The concept of sabi can be intertwined with many aspects of the Japanese, e.g., Buddhism and poetry. There is a principle of lightness that can be found within these aspects. Lightness can be described as the beauty of things plain and ordinary against the bright and glorified beauty. It is seeing the beauty in the simplicity of things, rather than the elaborate. Ueda describes the principle of lightness as, "a dialectic transcendence of sabi" (Ueda, Matsuo Basho, 34), then goes on to relate lightness to sabi by saying, "Sabi urges man to detach himself from worldly involvements; "lightness" makes it possible for him, after attaining that detachment, to return to the mundane world" (Ueda, Matsuo Basho, 34). He makes a great point in showing how the two ideas work off of each other. It is sabi that one is trying to sense, what one is clearing one's mind for. It takes mental concentration to detach oneself from the everyday reality of the layperson. Once that detachment is achieved, there must be a point when it is allowed to dissipate so that one can return to the ordinary world. And it is this principle of lightness that brings the person back, by having him focus on the plain, simple, and ordinary for all of its beauty.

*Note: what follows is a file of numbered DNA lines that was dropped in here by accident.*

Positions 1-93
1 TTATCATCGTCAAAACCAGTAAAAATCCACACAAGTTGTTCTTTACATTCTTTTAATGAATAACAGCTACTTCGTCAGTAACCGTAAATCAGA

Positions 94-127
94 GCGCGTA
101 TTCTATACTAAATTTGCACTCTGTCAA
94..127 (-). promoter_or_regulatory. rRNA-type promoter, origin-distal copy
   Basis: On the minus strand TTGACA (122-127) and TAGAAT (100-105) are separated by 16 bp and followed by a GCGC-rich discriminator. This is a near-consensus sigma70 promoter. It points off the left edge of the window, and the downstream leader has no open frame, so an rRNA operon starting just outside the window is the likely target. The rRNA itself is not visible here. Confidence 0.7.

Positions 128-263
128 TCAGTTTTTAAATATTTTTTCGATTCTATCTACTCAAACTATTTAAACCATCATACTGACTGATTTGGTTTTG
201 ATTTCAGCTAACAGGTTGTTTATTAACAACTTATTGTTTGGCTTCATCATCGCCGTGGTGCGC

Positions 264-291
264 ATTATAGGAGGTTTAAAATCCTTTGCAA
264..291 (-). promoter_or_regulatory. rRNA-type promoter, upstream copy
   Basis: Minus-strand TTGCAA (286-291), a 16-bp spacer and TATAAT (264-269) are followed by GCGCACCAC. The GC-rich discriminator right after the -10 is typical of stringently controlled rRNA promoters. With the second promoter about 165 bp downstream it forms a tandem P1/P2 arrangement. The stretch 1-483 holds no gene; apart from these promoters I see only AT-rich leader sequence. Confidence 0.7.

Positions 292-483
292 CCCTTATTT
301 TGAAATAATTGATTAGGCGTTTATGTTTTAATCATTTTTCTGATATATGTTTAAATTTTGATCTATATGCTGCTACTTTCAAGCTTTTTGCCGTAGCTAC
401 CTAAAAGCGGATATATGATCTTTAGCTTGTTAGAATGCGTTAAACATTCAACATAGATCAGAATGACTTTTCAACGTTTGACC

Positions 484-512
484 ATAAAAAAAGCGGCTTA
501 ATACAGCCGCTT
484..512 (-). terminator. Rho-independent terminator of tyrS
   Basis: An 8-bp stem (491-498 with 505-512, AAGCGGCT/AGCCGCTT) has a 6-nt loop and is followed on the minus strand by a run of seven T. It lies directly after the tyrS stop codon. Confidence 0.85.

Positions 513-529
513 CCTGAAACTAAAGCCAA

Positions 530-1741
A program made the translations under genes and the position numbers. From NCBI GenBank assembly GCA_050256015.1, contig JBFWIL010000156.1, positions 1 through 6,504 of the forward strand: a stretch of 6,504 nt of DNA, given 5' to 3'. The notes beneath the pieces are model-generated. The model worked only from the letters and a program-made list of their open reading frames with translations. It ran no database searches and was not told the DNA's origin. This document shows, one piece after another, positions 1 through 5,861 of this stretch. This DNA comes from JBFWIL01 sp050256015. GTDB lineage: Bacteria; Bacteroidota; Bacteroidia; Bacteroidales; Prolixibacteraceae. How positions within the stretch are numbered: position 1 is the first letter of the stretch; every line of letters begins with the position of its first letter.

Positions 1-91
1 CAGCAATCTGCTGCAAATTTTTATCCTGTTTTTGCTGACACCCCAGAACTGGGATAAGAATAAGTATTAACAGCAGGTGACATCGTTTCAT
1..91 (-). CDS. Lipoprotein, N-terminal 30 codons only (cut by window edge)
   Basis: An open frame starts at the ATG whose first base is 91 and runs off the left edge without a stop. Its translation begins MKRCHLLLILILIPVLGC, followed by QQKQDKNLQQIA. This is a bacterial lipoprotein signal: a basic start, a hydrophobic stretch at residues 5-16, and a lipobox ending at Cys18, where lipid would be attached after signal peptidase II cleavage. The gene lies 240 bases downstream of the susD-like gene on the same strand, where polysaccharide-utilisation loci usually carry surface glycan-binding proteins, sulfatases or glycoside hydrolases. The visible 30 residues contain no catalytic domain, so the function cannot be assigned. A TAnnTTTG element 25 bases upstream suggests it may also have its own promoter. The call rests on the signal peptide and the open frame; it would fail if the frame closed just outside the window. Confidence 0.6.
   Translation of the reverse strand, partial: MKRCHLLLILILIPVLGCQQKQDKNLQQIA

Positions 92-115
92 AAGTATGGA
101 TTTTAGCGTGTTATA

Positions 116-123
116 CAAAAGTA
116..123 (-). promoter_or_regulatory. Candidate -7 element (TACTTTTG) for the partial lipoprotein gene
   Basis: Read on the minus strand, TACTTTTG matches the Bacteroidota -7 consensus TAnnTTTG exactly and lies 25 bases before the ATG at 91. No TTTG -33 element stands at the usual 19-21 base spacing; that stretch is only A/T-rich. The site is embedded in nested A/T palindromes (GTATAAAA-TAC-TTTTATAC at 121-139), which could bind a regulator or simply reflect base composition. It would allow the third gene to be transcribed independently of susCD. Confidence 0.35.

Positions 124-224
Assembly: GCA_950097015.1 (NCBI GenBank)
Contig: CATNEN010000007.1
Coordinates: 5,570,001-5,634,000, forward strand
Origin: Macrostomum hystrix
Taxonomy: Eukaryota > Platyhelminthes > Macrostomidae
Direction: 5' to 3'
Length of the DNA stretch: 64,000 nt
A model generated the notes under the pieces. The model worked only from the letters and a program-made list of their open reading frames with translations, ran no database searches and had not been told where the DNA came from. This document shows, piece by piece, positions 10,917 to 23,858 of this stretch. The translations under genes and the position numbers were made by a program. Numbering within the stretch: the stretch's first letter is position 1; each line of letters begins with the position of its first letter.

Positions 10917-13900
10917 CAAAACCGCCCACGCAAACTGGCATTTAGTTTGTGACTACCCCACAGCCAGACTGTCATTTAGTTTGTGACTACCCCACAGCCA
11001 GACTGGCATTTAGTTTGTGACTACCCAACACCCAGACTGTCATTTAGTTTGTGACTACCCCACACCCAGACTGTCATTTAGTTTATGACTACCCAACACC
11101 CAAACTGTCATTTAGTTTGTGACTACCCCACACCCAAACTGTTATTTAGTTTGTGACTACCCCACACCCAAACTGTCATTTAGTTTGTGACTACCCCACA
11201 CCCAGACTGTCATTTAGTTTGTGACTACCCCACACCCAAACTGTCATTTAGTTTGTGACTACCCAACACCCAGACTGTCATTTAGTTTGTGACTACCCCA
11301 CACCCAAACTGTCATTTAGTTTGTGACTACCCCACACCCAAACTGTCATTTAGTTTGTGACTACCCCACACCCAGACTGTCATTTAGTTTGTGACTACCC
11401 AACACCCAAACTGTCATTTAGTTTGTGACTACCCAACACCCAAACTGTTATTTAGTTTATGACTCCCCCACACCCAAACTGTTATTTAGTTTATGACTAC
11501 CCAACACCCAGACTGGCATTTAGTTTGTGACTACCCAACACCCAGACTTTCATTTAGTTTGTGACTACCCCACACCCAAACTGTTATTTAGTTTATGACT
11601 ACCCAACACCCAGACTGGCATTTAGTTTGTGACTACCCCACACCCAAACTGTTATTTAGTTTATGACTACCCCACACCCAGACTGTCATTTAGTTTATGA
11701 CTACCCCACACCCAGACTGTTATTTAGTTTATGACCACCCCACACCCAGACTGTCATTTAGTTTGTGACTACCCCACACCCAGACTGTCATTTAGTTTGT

There is a major idea surrounding Buddhism and poetry of this nature, and that is impermanence. The notion of impermanence is found in many of Basho's poems. He has found ways to link the principle of impermanence with the sense of sabi. All things in the world are impermanent, nothing lasts forever. In his compositions Basho was able to place impermanence within a moment in time that he felt depicted sabi. He combines the two into very strong poems that leave much to the reader to interpret. Perhaps his most famous haiku represents both the feeling of impermanence and the atmosphere of sabi.

the old pond—
              a frog jumps in,
                                 water's sound